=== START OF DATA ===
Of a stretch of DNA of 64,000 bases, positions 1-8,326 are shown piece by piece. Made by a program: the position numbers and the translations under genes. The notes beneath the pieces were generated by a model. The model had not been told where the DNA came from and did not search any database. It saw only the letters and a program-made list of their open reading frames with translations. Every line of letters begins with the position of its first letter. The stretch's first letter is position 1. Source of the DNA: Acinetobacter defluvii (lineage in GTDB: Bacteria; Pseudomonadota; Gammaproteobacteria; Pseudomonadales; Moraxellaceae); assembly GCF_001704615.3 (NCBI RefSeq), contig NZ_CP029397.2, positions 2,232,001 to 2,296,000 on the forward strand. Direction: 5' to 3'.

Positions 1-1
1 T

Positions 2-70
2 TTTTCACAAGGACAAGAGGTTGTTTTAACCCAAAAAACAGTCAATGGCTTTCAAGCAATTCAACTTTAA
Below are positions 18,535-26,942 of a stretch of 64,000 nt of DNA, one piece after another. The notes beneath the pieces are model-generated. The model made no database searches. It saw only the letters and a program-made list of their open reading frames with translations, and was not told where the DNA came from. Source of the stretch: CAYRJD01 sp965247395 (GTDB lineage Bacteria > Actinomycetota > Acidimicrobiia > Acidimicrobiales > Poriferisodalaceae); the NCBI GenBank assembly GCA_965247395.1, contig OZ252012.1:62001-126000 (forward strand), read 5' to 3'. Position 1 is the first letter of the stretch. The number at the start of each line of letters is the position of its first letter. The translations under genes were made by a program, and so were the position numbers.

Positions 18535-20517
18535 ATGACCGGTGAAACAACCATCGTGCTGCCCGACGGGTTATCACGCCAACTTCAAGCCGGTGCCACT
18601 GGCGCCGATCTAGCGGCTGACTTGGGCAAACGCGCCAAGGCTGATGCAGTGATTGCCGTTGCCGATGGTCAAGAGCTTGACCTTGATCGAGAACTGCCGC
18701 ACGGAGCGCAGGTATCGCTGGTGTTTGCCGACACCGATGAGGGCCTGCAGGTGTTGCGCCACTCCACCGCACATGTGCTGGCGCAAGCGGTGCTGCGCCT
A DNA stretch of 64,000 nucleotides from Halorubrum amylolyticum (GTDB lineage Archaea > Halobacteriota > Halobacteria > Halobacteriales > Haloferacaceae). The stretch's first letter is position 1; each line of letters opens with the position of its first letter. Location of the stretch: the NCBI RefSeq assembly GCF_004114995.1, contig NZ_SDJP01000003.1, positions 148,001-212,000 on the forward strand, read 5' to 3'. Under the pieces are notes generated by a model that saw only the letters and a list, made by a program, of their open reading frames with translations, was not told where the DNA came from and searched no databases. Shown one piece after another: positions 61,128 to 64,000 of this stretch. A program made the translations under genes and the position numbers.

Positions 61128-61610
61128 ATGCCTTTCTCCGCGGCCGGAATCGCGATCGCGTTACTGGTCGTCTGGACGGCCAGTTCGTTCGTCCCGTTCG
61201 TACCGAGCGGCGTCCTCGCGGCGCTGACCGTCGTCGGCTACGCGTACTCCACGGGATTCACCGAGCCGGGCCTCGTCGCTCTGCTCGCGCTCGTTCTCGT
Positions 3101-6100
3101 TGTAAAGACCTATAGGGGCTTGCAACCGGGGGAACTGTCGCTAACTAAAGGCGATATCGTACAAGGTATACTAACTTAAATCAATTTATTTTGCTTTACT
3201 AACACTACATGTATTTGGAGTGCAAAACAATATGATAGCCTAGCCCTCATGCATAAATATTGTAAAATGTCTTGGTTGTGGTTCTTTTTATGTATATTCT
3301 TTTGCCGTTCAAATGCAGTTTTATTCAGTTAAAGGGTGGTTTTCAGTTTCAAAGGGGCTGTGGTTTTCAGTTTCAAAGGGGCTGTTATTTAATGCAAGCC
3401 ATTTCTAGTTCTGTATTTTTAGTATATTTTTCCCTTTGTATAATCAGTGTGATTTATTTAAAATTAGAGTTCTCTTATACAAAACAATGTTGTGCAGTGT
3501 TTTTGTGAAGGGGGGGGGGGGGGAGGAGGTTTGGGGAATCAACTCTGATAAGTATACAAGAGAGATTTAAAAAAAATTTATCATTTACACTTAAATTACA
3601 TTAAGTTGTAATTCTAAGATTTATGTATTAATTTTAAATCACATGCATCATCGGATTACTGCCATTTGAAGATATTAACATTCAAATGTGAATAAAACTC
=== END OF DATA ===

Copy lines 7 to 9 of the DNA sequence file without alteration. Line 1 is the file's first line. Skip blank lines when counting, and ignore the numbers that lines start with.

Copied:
Positions 18535-20517
18535 ATGACCGGTGAAACAACCATCGTGCTGCCCGACGGGTTATCACGCCAACTTCAAGCCGGTGCCACT
18601 GGCGCCGATCTAGCGGCTGACTTGGGCAAACGCGCCAAGGCTGATGCAGTGATTGCCGTTGCCGATGGTCAAGAGCTTGACCTTGATCGAGAACTGCCGC